Shelburne County, Nova Scotia
Early and mid-season varieties often have problems moving from indoor continuous light situations to the outdoor regimen that has only 13 to 15 hours of daylight and a dark period of 9 to 11 hours for two reasons.
The first is that each strain has a critical dark period. For convenience, we place all varieties under 12 hours of uninterrupted darkness to flower them indoors. However, some plants flower given fewer hours of darkness. For instance, many varieties start to flower outdoors in August when the light period is 13 to 16 hours and the dark period is 11 to 8 hours.
The number of hours of darkness required to tip the plant into flowering is the critical dark period. Plants placed outdoors that have a shorter critical dark period than the length of darkness begin to flower. The only way to prevent flowering is to interrupt the dark period with short periods of light. A bright incandescent light shining for a few seconds every hour or two during the dark period prevents most plants from triggering into flowering.
Second, plants that usually need a long period of darkness to force flowering sometimes react to the sudden change of regimen from no darkness to 9 or 10 hours of it daily, by flowering. The plant’s growth may be ambiguous, showing signs of flowering while it is still growing vegetatively, eventually going into full flowering.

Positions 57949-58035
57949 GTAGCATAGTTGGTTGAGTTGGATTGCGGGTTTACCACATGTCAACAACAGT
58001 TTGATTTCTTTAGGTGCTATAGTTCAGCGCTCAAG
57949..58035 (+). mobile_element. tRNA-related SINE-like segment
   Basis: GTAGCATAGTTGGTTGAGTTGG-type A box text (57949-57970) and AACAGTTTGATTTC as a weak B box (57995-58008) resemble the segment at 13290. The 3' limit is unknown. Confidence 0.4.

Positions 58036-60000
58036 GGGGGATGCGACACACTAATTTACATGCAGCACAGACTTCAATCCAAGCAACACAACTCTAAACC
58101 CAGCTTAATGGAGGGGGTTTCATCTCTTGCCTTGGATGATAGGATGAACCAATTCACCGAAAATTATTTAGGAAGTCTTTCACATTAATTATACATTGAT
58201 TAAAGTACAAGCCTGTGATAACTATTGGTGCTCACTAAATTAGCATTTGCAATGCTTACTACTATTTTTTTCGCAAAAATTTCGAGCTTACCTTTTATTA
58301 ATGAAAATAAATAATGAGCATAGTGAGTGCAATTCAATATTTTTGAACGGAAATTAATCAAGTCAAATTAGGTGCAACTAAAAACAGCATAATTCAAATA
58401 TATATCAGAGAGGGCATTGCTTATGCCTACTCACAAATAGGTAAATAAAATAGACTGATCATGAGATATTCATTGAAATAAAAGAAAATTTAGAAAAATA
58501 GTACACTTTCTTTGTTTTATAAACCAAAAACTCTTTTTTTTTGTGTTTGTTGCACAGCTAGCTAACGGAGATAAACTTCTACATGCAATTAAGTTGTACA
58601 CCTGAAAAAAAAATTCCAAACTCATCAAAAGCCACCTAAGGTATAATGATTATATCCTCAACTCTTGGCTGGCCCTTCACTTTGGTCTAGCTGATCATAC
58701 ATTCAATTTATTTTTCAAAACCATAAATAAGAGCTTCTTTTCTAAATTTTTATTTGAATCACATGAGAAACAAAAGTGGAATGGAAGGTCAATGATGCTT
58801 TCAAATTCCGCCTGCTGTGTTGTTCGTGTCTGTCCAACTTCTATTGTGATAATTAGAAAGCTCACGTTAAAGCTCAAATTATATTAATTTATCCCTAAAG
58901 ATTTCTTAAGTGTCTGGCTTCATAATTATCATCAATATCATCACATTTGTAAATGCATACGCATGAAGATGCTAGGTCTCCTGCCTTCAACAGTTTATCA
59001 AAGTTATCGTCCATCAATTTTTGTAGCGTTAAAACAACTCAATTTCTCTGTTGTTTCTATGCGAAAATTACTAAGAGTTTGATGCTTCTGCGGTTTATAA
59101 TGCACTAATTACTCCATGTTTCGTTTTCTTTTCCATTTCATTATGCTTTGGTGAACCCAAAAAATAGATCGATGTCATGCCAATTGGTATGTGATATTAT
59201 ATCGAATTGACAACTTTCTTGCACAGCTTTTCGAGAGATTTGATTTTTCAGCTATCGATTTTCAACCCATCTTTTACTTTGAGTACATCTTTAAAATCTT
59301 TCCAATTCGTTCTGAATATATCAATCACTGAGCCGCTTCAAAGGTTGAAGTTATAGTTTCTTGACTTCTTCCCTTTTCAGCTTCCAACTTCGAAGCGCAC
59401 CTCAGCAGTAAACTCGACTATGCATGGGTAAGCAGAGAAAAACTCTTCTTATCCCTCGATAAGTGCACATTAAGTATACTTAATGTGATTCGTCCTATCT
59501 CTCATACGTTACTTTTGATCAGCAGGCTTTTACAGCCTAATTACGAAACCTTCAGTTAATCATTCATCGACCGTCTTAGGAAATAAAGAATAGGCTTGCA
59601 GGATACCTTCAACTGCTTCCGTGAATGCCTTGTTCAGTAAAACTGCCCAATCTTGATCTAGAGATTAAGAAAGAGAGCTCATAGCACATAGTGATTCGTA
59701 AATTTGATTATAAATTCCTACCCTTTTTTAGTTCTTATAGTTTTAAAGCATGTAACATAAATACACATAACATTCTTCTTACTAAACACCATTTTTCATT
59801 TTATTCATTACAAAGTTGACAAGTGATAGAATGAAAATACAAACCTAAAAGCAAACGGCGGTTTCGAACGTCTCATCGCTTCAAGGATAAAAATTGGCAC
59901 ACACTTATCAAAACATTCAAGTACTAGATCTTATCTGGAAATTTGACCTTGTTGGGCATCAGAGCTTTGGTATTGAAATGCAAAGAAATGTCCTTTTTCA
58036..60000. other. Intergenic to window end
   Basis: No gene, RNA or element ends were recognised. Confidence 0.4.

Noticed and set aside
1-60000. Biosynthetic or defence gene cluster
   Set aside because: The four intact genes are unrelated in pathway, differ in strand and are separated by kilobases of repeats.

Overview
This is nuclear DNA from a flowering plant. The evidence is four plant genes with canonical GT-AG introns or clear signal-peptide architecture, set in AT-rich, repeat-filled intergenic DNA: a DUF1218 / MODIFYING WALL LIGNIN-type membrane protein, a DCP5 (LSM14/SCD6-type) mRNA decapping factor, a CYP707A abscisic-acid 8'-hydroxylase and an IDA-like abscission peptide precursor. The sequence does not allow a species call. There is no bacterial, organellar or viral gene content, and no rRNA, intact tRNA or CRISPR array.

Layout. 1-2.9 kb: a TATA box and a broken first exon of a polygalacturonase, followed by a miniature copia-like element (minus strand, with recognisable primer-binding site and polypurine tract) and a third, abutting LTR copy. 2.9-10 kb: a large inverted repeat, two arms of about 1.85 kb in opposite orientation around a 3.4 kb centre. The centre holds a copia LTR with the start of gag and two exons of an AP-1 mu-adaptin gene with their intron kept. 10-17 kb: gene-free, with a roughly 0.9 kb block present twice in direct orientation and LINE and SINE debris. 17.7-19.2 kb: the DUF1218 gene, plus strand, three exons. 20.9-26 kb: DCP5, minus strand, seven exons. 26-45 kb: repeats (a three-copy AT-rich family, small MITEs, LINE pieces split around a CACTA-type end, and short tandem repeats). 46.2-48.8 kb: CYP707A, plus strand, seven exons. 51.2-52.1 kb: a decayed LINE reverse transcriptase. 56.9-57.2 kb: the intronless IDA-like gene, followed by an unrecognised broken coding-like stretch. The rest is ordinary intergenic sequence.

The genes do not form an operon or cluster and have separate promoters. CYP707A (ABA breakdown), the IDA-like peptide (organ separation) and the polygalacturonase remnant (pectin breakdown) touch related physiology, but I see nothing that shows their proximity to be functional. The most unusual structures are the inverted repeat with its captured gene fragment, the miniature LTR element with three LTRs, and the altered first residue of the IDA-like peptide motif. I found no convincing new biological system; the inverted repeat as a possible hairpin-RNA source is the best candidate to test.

Clones grown under a regimen of 18 hours of light with a 6 hour dark period are less likely to be shocked into flowering when they are placed outdoors. A plant with a known critical dark period can be grown under a slightly shorter dark period to maintain vegetative growth during rooting. When it is placed outdoors, it will not be shocked by a dramatic change in light regimen.
For instance, a plant that flowers under a dark period of 11 hours can be grown vegetatively under a period of 9 hours of darkness and 15 hours of light without fear of it flowering prematurely. It will have a seamless transition to outdoor life.
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